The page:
As IoT and IoT projects become increasingly popular, we wanted to know what are the biggest issues within IoT projects when it comes down to security, and often what are the common mistakes that people keep on making? Electronic Specifier spoke to Neil Bosworth of Gemalto to ask his expert opinion on the topic.
When starting an IoT project what do companies need to look at, and watch out for?
Embarking on an IoT project can be a daunting prospect. The digital age brings almost limitless connection possibilities and it can be difficult to know where to start. But successful IoT deployment is predicated upon thorough planning and business assessment.
Understanding the vision and nature of deployment is a great place to begin. Large scale projects with tens of thousands of endpoints might provide a hyper-connected business platform, but it could be unnecessary. There are several industries where smaller scale IoT projects can thrive in the near-term, areas such as predictive maintenance, remote monitoring, building management, agriculture and fleet management.
With the introduction of new IoT technologies, such as LTE-M and LTE-NB1, it’s important for businesses to understand their objectives for deployment. Current 2G and 3G networks have the support of global infrastructure and so are often the natural choice. But they are being slowly phased out, in favour of the new, faster and more reliable technology coming through. If the focus is on fast, cheap deployment, then choosing 2G or 3G connectivity might be right. But if businesses are seeking reliability and longevity, then new tech such as LTE-M and LTE-NB1 might be an alternative route.
How many failed IoT projects do you see compared to the number of successes?
Naturally, failure looks different for different businesses. But from businesses large to small, failure is usually the result of a breakdown in preparation. Companies who jump too quickly into a project without having a robust initial concept and business plan to match, find that their project quickly runs out of steam. More often than not, products become late-to-market and miss their window of opportunity, leading to a smaller and longer roll-out with a limited impact.
To prevent this from happening, businesses must take advantage of the tools and platforms which can provide the necessary support. Thanks to the expertise of tools such as AWS and Microsoft Azure, as well as MNOs and MVNOs fine-tuning their offering with IoT functions, we’re seeing success rates increase and projects deliver the ROI they promise.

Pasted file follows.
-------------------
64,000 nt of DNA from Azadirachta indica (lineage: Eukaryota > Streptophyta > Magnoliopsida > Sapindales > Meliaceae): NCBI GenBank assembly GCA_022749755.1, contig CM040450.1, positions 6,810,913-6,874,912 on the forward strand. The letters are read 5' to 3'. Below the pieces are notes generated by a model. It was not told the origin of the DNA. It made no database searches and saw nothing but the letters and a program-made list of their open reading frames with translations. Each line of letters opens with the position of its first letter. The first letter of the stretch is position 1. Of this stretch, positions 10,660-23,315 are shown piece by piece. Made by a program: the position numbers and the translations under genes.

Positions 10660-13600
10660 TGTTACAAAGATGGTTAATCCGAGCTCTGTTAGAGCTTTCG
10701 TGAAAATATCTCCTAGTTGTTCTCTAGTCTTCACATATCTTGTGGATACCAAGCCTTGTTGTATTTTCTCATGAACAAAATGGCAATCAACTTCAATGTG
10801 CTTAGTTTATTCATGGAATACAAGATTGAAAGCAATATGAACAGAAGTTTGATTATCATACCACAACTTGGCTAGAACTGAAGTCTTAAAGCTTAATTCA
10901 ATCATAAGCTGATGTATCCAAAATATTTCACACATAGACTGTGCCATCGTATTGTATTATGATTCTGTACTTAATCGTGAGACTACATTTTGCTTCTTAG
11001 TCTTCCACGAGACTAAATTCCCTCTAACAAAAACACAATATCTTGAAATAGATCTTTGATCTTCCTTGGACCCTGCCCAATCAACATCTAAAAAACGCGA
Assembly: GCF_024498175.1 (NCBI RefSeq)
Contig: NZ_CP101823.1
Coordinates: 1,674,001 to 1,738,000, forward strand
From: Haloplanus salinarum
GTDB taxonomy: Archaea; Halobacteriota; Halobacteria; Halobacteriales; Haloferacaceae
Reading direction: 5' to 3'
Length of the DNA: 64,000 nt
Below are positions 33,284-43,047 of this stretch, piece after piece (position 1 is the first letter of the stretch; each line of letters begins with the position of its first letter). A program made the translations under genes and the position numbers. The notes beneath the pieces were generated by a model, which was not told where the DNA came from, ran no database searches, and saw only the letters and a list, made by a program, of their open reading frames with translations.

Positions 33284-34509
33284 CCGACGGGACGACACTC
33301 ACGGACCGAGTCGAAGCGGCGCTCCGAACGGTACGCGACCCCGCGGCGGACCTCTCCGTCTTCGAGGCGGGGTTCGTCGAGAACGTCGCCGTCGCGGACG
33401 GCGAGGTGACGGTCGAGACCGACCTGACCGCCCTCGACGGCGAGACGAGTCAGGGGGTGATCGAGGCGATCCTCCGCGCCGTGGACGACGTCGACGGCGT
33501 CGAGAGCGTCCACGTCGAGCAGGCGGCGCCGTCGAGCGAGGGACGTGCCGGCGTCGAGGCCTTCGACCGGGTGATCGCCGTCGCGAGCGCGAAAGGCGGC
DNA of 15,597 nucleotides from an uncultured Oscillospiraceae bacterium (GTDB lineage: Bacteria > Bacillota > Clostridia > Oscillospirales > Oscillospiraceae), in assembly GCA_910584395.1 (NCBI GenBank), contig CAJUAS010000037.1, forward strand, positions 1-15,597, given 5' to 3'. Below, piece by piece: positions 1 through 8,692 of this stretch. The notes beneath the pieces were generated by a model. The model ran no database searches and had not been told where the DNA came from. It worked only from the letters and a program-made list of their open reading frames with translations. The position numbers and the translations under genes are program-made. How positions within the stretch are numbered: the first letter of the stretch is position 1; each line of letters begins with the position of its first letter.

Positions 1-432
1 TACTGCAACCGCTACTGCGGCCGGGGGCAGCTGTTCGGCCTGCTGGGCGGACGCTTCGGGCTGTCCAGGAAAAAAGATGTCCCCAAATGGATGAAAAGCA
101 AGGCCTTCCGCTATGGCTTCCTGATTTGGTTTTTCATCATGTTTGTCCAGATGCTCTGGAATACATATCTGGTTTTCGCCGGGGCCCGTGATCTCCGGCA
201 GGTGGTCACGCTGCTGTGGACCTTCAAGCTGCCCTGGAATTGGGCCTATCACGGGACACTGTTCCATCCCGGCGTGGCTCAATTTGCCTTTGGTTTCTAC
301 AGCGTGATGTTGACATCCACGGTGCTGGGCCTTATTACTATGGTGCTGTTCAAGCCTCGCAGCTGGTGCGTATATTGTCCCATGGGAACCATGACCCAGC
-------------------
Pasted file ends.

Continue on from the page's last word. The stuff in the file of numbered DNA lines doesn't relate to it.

What are the biggest challenges people face when it comes to IoT?
We are operating in a period of uncertainty. For some time, businesses have been reliant upon 2G and 3G networks for their convenience and global reach, but we expect to see these become eclipsed by new technology very soon. In fact, some countries such as USA, Taiwan and Switzerland, and operators such as T-Mobile, Vodafone and Telstra are already taking steps to prepare for life after these mobile networks.
While this transition is very exciting for the industry, we face a challenge too. NarrowBand IoT and LTE-M modules promise so much but their development is stemmed by existing infrastructure and processes. There is no global implementation comparable to 2G or 3G, so the technology is not maturing. LTE CAT1 offers the closest match to what businesses expect from the modern IoT, both in terms of maturity and stability, but this still requires several mobile bands for global deployment. The industry needs to be bold and step outside of its comfort zone by embracing the new technology coming through that will provide real business impact.
Tell me about the new range of IoT terminals and how they can help companies in their projects?
IoT terminals have revolutionised approaches to project implementation; reducing costs, time, R&D processes and alleviating the burden on IoT developers who can concentrate on analysing and leveraging its data channels.
Using a terminal, as opposed to manual deployment, businesses can shorten the project development time by automating many of the otherwise time-consuming processes such as hardware development, radio design, PCB design and manufacturing. Terminals provide a substantial boost to security too. They are built with security-by-design and so are delivered with bespoke certificates and hardware keys, simplifying security processes and device management. Businesses will find that IoT terminals provide a secure, durable and reliable solution that delivers substantial ROI over the course of deployment.
When it comes down to IoT what is the biggest security trap that people fall into?
Having security front of mind when designing IoT projects is fundamental to their success. It can be so easy for businesses to fall into a security trap or overlook a minute detail which can prove disastrous further down the deployment. That’s why when companies are creating their business plan, they must factor in security-by-design, whereby protection is integral to all product development processes. In doing so, it provides the peace of mind that substantial measures have been taken to protect important data.
In the past, IoT developers considered a private APN or VPN, coupled with a form of password authentication, to be adequate security. However, this is limited in that it does not offer comprehensive coverage and reduced security maintenance. To be effective, IoT security must encrypt data from the device to the cloud. Devices and servers need mutual authentication and end-to-end encryption. Furthermore, the encryption keys must be deployed and managed in a secure fashion.